The Earth's finite energy resources, such as coal, oil, natural gas, and uranium, are limited and must be collected and refined for use. In Post Falls, Idaho, these non-renewable technologies are being employed to generate electricity and natural gas. The Environmental Protection Agency (EPA) is aware that steam generating units powered by natural gas and oil could become more efficient over time due to changes in the electricity sector. To this end, the EPA has proposed definitions for the subcategories of existing fossil-fueled steam generating units based on the type and quantity of fossil fuel used in the unit.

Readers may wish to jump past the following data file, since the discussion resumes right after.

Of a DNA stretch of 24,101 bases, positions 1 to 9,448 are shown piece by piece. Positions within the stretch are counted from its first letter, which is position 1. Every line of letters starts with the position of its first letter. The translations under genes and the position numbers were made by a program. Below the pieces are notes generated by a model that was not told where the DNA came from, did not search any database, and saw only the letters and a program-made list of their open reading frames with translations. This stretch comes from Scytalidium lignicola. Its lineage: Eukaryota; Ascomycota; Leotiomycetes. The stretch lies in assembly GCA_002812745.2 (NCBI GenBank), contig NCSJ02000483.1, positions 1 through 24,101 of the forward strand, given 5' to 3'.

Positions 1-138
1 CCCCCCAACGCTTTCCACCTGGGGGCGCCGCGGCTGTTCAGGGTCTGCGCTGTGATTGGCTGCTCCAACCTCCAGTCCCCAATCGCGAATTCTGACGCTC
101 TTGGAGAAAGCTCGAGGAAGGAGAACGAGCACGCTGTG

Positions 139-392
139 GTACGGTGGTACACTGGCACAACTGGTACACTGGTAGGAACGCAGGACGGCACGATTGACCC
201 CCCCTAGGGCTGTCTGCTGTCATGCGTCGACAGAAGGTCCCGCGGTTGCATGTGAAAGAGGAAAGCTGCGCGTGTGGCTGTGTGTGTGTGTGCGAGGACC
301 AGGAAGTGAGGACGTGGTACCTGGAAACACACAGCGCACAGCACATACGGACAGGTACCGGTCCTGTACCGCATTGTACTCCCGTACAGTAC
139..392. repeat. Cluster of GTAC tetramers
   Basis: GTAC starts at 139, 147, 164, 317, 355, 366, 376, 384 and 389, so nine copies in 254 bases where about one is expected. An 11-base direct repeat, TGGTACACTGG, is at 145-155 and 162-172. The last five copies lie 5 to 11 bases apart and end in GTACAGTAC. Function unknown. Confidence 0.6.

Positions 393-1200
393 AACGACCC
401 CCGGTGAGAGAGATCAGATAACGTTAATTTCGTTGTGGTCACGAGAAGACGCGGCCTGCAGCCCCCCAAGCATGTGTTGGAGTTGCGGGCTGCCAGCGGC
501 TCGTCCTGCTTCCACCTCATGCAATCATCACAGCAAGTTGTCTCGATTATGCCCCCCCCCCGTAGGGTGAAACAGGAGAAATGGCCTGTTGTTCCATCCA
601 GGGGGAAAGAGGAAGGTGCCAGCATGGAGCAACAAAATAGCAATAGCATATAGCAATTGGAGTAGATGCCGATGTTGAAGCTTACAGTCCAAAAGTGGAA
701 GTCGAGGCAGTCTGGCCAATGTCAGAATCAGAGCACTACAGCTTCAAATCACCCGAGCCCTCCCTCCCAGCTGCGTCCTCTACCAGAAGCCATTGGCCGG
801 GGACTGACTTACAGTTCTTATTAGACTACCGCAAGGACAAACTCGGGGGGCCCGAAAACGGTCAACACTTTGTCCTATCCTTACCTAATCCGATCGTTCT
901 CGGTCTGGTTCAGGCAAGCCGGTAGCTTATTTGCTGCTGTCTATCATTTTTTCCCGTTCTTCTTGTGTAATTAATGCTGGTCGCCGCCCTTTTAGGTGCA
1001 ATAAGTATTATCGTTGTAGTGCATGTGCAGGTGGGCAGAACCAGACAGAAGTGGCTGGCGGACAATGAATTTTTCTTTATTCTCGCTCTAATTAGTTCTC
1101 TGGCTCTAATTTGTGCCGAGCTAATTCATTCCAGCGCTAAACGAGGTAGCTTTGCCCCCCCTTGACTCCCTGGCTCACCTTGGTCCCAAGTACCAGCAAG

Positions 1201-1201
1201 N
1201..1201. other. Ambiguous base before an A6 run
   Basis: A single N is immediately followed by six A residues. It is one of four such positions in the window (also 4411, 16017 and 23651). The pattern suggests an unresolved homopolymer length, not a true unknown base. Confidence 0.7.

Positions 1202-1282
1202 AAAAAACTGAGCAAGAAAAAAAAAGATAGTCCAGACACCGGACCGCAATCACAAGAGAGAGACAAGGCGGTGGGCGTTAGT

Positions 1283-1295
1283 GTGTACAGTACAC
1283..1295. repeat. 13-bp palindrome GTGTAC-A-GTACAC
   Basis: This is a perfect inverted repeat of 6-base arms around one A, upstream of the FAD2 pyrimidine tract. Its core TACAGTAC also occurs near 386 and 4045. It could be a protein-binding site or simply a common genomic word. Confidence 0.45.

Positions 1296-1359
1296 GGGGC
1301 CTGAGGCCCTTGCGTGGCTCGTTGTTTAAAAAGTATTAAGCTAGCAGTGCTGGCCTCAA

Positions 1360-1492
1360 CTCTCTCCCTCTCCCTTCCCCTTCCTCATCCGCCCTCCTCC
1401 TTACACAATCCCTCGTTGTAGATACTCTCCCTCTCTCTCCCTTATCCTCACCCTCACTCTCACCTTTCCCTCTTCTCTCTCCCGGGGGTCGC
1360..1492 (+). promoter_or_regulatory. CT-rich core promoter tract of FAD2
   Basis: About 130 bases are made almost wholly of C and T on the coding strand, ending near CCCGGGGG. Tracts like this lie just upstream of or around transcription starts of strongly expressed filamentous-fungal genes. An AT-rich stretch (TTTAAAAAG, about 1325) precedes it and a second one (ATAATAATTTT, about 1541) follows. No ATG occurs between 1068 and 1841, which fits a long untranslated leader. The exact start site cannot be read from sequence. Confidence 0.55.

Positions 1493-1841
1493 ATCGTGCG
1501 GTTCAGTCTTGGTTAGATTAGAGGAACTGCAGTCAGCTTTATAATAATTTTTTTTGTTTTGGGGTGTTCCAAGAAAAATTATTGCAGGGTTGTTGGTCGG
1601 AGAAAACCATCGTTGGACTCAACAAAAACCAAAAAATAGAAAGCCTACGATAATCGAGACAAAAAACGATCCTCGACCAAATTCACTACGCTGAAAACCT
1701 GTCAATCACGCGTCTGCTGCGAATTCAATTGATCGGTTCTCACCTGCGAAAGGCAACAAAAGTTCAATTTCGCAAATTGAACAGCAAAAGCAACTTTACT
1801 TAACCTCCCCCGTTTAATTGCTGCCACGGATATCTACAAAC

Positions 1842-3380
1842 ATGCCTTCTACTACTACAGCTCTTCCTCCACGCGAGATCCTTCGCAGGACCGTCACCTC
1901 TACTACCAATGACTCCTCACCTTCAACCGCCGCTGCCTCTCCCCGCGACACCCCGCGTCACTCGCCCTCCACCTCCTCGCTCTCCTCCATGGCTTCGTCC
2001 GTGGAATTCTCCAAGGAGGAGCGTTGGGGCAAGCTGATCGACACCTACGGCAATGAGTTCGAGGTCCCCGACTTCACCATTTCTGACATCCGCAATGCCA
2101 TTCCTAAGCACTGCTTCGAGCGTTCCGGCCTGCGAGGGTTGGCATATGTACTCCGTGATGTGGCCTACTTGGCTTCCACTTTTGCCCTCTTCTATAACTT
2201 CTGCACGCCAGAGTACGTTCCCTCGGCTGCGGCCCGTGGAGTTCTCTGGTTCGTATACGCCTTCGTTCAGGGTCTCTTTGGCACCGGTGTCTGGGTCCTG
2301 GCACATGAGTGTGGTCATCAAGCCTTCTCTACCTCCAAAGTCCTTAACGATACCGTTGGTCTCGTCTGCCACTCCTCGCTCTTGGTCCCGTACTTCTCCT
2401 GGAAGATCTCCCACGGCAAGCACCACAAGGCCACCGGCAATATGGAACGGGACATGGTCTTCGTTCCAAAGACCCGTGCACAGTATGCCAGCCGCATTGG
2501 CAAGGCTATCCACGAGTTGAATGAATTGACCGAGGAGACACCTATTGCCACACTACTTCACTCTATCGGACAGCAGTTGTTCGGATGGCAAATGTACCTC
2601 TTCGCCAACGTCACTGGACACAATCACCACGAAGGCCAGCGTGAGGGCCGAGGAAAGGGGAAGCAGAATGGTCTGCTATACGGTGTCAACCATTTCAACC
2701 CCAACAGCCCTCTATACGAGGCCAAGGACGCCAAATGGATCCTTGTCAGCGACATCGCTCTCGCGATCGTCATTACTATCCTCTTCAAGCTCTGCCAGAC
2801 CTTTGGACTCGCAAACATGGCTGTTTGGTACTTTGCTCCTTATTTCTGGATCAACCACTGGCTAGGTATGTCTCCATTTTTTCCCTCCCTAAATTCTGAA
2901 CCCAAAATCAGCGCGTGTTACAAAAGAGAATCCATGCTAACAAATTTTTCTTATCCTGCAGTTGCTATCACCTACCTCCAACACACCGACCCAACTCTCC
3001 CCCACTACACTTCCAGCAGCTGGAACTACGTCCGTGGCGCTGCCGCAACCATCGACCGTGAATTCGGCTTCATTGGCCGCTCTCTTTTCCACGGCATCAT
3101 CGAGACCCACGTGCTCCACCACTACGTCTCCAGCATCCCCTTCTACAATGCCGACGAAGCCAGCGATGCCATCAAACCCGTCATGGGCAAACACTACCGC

Energy Attribute Certificates (EACs) are produced for every megawatt-hour of low-GHG generation and offer a measurable, auditable, and verifiable approach to determining the GHG emissions associated with energy used to produce low-GHG hydrogen. The EPA is not proposing a BSER or degree of emission limitation for these units in this action. The EPA proposes that the owners or operators of affected EGUs publish on their websites the designations of their subcategories and their compliance schedules, including for increases in progress and milestones, leading to full compliance with the applicable performance standards. Additionally, emissions data and other information necessary to demonstrate compliance with a performance standard should be published on the carbon pollution regulations website for affected EGUs in a timely manner. If all 37 GW of facilities that would face the requirements of this proposal installed modernization of carbon capture and storage, the reduction in available capacity would be approximately 4.3 GW, or less than 1% of the total available natural gas capacity modeled in 2035.